Steven Foung

Publication Details

  • Structural features of envelope proteins on hepatitis C virus-like particles as determined by anti-envelope monoclonal antibodies and CD81 binding VIROLOGY Triyatni, M., Vergalla, J., Davis, A. R., Hadlock, K. G., Foung, S. K., Liang, T. J. 2002; 298 (1): 124-132


    The envelope glycoprotein E2 of hepatitis C virus (HCV) is a major component of the viral envelope. Knowledge of its topologic features and antigenic determinants in virions is crucial in understanding the viral binding sites to cellular receptor(s) and the induction of neutralizing antibodies. The lack of a robust cell culture system for virus propagation has hampered the characterization of E2 presented on the virion. Here we report the structural features of hepatitis C virus-like particles (HCV-LPs) of the 1a and 1b genotypes as determined by various mouse and human monoclonal anti-envelope antibodies. Our results show that the E2 protein of HCV-LPs reacts with human monoclonal antibodies recognizing conformational determinants. Monoclonal antibodies (mAbs) specific for the hypervariable region 1 (HVR-1) sequence reacted strongly with HCV-LPs, suggesting that the HVR-1 is exposed on the viral surface. Several mAbs recognized both HCV-LPs with equally high affinity, indicating that the corresponding epitopes [amino acids (aa) 192-217 of E1 and aa 412-423, aa 522-531, and aa 640-653 of E2] are conserved in both genotypes and exposed on the surface of the HCV-LP. The E2 and E1/E2 dimers of 1a bound strongly to the recombinant large extracellular loop (LEL) of CD81 (CD81-LEL) of human and African green monkey, while the HCV-LP of 1a bound weakly to human CD81-LEL. E1/E2 dimers and the HCV-LPs of 1b did not bind CD81-LEL, consistent with the notion that CD81 recognition by E2 is strain-specific and does not correlate with permissiveness of infection. A model of the topology and exposed antigenic determinants of the envelope proteins of HCV is proposed.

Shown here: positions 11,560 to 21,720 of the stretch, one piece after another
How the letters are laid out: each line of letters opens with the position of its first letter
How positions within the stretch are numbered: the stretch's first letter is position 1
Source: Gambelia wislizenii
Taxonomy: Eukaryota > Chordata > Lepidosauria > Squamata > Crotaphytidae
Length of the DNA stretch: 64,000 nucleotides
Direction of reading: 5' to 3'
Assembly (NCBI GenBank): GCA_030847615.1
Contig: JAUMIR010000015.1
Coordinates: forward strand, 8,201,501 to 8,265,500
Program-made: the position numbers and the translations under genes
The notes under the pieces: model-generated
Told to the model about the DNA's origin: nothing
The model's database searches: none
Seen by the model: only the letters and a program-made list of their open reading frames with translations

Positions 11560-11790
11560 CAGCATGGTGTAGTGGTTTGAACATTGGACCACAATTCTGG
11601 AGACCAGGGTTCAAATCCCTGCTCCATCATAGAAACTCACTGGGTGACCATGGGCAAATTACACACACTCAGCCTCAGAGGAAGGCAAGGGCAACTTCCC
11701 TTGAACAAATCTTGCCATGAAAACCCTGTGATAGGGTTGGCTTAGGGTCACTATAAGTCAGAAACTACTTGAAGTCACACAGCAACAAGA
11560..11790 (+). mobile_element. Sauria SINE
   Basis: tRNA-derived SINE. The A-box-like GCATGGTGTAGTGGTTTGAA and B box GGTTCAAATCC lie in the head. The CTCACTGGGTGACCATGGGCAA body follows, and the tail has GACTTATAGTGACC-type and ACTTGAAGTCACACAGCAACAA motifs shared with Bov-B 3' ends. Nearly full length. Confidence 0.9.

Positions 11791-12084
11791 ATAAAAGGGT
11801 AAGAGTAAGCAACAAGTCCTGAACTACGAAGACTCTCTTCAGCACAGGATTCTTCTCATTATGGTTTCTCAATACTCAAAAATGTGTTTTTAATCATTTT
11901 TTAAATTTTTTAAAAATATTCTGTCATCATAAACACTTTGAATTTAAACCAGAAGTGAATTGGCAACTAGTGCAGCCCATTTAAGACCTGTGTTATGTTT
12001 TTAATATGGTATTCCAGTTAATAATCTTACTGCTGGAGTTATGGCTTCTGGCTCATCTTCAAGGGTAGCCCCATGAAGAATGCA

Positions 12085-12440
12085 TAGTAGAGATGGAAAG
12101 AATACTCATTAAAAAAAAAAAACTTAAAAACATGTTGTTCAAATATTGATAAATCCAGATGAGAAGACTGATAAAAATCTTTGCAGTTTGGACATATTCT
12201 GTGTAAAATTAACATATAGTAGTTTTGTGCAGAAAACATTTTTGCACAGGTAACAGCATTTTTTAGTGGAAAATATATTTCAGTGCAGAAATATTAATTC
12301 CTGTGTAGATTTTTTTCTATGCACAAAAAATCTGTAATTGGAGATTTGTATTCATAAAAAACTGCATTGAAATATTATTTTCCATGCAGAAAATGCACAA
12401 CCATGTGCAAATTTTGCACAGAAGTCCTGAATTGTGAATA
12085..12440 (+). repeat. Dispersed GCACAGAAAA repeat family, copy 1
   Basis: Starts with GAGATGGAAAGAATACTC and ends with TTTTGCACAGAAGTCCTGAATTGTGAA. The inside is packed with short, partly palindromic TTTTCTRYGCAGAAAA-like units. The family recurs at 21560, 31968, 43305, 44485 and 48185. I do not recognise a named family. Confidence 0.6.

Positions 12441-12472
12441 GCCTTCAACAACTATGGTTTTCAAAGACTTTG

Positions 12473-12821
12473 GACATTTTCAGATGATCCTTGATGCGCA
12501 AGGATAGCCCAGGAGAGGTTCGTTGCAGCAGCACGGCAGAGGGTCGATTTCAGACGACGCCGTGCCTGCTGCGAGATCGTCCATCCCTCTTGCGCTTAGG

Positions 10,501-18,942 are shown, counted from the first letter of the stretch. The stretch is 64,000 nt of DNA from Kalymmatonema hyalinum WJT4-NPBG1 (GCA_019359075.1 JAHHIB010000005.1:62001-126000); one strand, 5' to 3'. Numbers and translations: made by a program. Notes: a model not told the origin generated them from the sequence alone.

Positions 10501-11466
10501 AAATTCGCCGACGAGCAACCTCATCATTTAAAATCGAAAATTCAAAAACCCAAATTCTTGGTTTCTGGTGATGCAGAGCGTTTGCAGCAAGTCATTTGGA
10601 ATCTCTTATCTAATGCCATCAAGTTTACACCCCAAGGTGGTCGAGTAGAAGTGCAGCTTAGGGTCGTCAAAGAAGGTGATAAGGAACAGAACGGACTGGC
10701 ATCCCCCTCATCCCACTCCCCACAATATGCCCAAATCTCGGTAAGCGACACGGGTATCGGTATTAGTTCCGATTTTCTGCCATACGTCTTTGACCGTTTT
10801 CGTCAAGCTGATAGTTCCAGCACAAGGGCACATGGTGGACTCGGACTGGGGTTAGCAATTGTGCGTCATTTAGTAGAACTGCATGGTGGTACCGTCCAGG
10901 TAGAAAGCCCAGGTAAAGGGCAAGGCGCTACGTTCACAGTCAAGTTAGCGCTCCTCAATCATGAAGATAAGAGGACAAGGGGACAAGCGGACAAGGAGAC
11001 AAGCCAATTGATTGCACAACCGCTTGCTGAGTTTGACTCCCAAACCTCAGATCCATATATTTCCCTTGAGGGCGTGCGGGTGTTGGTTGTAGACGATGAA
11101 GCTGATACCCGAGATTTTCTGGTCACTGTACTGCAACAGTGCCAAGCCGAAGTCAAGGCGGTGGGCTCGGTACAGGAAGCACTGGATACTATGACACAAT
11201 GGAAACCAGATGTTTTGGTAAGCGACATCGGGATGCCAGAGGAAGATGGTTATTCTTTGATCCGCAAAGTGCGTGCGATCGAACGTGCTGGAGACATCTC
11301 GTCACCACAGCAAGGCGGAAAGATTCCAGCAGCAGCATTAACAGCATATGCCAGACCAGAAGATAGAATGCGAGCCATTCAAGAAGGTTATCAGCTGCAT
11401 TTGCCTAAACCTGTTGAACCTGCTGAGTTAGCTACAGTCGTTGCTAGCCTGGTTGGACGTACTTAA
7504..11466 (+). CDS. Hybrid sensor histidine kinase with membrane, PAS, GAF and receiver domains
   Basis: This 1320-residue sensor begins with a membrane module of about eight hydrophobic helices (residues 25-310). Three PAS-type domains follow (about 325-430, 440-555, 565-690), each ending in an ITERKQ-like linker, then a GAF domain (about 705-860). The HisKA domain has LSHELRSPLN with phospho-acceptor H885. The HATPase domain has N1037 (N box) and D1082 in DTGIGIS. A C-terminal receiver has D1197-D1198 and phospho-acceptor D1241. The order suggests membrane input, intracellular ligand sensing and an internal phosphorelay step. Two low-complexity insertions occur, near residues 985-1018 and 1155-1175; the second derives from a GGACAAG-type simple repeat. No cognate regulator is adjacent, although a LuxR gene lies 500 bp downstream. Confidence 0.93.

View details for DOI 10.1006/viro.2002.1463

    View details for Web of Science ID 000176822900014

    View details for PubMedID 12093180

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